Travel and Individuation

Travel and Individuation

When I return home from traveling, my apartment always looks different. Intellectually I know that everything is just as I left it, but after being away, the most familiar place in the world to me seems “off” in some way, not how I remembered it. Maybe the shade of paint in the bedroom looks brighter somehow, I think. Or perhaps it’s the way the light from the kitchen window filters in across the table at this hour of day, a time when I’m not usually home. But as I roll my suitcase down the hallway, there’s an overwhelming feeling of alien unfamiliarity. Then I realize it’s me. I’m the element that’s been transformed during my time away.

This transformation is the best thing that could have happened to me. “When you’re finished changing, you’re finished,” Benjamin Franklin wrote. Change is constant and inevitable, and travel provides a positive, meaningful, and deeply rewarding way to embrace change. It’s also a lot of fun. Here are a few of the ways travel has changed me for the better.

Travel has made me more honest and real. (Photo taken at a toy store in Florence, Italy).

Through contact with people I would not have met otherwise, I’ve developed a better understanding of myself.

The great Swiss psychiatrist Carl Jung wrote, “We meet ourselves time and time again in a thousand disguises on the path of life.” To me, this means that we learn about ourselves through our interactions with others. Traveling has allowed me to meet a variety of fascinating people from diverse cultures and backgrounds. In conversation with each of these strangers, some of whom became my friends, I’ve discovered shared interests, dreams, and goals, or common values. This has highlighted to me that we’re all very much the same at a fundamental level. I have learned something important from all of the friends I’ve made in my travels, especially one.

My first trip out of the US was to England when I was 25. I was traveling alone after a highly sheltered life spent entirely in Utah, where I’ve always felt like an alien amongst the local religious culture. Shy and insecure, I worried that I’d remain alone on my travels because no one would like me. But during my time in England, I met and fell in love with a man I’ll call James. Tall, handsome, charming, and a decade older than me, I was surprised to find out how much we had in common. Not only did he share my love of Star Trek and my loathing for the George W. Bush administration, he was passionate about travel, education, and art. We talked for hours that night, exchanging stories about our lives, and then spent as much time together as possible during my stay. When I returned home, we began a long distance relationship that lasted four years. This new type of relationship experience taught me to truly be ok on my own, how to give and receive love even when a partner isn’t by my side every day, and the importance of emotional honesty. James was also the first person who ever complimented me on my odd personality. When he told me, “You definitely march to the beat of your own drummer, and that’s a good thing,” my whole outlook changed. It was like I suddenly had permission to truly be myself, because for the first time, someone I loved had let me know that he accepted and loved me just as I was.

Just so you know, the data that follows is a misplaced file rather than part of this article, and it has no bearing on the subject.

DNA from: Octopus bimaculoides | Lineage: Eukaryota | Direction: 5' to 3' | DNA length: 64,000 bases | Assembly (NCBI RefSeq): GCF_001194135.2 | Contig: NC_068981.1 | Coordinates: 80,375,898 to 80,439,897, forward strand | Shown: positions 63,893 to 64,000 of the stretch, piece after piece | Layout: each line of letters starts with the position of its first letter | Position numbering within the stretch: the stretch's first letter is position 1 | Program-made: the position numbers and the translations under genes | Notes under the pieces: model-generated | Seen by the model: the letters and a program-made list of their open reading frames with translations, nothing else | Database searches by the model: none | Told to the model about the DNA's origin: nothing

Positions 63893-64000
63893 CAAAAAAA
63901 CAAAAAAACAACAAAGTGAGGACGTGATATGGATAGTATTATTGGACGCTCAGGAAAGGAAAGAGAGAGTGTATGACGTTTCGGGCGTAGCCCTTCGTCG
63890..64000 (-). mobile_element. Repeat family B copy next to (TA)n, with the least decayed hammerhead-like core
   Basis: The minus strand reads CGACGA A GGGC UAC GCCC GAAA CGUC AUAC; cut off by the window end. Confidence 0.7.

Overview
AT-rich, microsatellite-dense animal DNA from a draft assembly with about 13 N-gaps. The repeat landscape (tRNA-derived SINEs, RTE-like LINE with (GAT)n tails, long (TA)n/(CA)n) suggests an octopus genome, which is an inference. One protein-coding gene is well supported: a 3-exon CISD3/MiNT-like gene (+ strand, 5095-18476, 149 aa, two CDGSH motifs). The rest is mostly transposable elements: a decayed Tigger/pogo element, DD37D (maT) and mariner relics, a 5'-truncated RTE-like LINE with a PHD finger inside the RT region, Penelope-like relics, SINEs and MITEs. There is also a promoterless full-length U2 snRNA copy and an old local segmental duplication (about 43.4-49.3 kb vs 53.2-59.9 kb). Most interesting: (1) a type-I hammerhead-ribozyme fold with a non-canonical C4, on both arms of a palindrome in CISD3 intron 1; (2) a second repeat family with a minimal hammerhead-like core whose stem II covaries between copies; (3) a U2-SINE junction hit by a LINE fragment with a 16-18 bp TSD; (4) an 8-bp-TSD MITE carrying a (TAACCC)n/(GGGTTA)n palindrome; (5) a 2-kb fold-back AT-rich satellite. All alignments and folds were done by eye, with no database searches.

During our relationship, I often wondered how we could integrate our lives—how I would fit into his world or how he’d fit into mine, especially since he was so different than any other man I’d met. Then I realized that I wouldn’t want him to change to be like the other people in my life; that part of the reason why I loved him is because he was different from anyone else I’d ever known.

All of this came out of my interactions with someone I never would have known had I not left my familiar surroundings. Perhaps I could have learned the lessons of self-acceptance, loving others for their differences, and finding common ground across cultures some other way, but this was the perfect fit for me.

I have gained an understanding of what “home” truly is.

I was excited and a little scared to travel across the Atlantic for the first time. After spending so many years in the same place, the idea of being so far away from home was intimidating. Imagine my surprise when I immediately felt at home in the crowded, unfamiliar streets of London. I had a sense of déjà vu—something about the city felt deeply familiar, though I had never been there before. The feeling followed me to Oxford and Bath, Plymouth and Dover. I felt it so strongly in St. Ives that I never wanted to leave. It was waiting for me again any time I returned to England, and I also felt the same way as I traveled though Scotland and Ireland. It is the most at home I have ever felt anywhere, and mingled with that strange familiarity was a feeling of peace, a calm knowing that even though I was on the “other side of the world,” far away from what was familiar, no harm would come to me and everything would be all right. This has always turned out to be true.

St. Ives, England

I’m still unsure what was underlying that initial feeling of déjà vu and familiarity in an unfamiliar place, but I’d like to think it has something to do with trusting life—that because I had enough faith and courage to step out of my comfort zone, despite being introverted and anxious, something filled in the gaps in my experience and allowed me to adapt and be flexible enough to find peace in an unfamiliar place.